Monday, October 6, 2014, goes down in history as a great sin of omission—a moment when something could have been done for the sake of civilization, and it wasn’t done.
This is part of the problem of getting ourselves into the position of trusting nine unelected lifetime appointees to determine what is law. That’s not how the writers of our Constitution set things up; that’s the result of corruption. But, since they have that power, failure to use it for good can be a significant failure.
The Supreme Court is more or less free to take up any case that works its way up to the SCOTUS level of appeal, or to not take up a case for any reason. In general, when they take up a case, it can be with the purpose of defining a point of dispute in the US Constitution.
In a piece at Breitbart, Senator Ted Cruz describes what was happening:
The Supreme Court is, de facto, applying an extremely broad interpretation to the 14th Amendment without saying a word—an action that is likely to have far-reaching consequences. [It is] beyond dispute that when the 14th Amendment was adopted 146 years ago, as a necessary post-Civil War era reform, it was not imagined to also mandate same-sex marriage, but that is what the Supreme Court is implying today.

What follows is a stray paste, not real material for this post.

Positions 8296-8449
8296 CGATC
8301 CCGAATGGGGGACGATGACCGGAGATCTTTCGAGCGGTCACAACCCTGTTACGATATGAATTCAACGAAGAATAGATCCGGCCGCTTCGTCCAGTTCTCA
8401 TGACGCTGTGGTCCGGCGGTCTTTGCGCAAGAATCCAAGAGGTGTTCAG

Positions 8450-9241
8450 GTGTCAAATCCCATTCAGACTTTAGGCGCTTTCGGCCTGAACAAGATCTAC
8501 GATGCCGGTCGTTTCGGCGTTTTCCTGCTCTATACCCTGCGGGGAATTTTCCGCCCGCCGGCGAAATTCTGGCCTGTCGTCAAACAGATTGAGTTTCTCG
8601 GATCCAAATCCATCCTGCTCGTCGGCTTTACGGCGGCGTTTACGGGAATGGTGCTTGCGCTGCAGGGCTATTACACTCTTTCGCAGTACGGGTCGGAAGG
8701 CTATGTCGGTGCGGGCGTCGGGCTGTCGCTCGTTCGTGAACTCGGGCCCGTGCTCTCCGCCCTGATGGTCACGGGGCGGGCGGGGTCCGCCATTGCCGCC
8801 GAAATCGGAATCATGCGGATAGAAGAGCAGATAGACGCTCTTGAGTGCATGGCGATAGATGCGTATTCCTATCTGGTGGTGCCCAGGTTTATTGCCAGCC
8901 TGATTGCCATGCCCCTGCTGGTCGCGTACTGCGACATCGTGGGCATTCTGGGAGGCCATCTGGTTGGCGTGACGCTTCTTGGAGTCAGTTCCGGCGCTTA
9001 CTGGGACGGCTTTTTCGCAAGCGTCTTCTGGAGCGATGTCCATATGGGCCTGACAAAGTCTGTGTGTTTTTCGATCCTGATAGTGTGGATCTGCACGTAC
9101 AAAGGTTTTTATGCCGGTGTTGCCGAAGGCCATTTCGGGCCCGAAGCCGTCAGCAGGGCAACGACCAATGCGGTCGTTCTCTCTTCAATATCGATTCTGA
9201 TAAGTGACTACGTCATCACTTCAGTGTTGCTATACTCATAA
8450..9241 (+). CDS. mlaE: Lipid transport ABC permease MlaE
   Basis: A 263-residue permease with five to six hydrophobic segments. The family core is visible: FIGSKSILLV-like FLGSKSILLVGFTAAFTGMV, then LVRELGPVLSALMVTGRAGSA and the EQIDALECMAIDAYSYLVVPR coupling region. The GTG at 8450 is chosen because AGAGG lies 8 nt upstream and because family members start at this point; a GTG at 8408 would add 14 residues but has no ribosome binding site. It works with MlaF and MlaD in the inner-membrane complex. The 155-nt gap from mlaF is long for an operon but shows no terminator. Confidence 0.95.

The Court is making the preposterous assumption that the People of the United States somehow silently redefined marriage in 1868 when they ratified the 14th Amendment…. Nothing in the text, logic, structure, or original understanding of the 14th Amendment or any other constitutional provision authorizes judges to redefine marriage for the nation. It is for the elected representatives of the People to make the laws of marriage, acting on the basis of their own constitutional authority, and protecting it, if necessary, from usurpation by the courts.
The 14th Amendment is longer than I want to quote entirely here. Its purpose was to make sure freed slaves, nor any other citizen, did not have their citizenship rights abridged. The salient part reads:
No State shall make or enforce any law which shall abridge the privileges or immunities of citizens of the United States; nor shall any State deprive any person of life, liberty, or property, without due process of law; nor deny to any person within its jurisdiction the equal protection of the laws.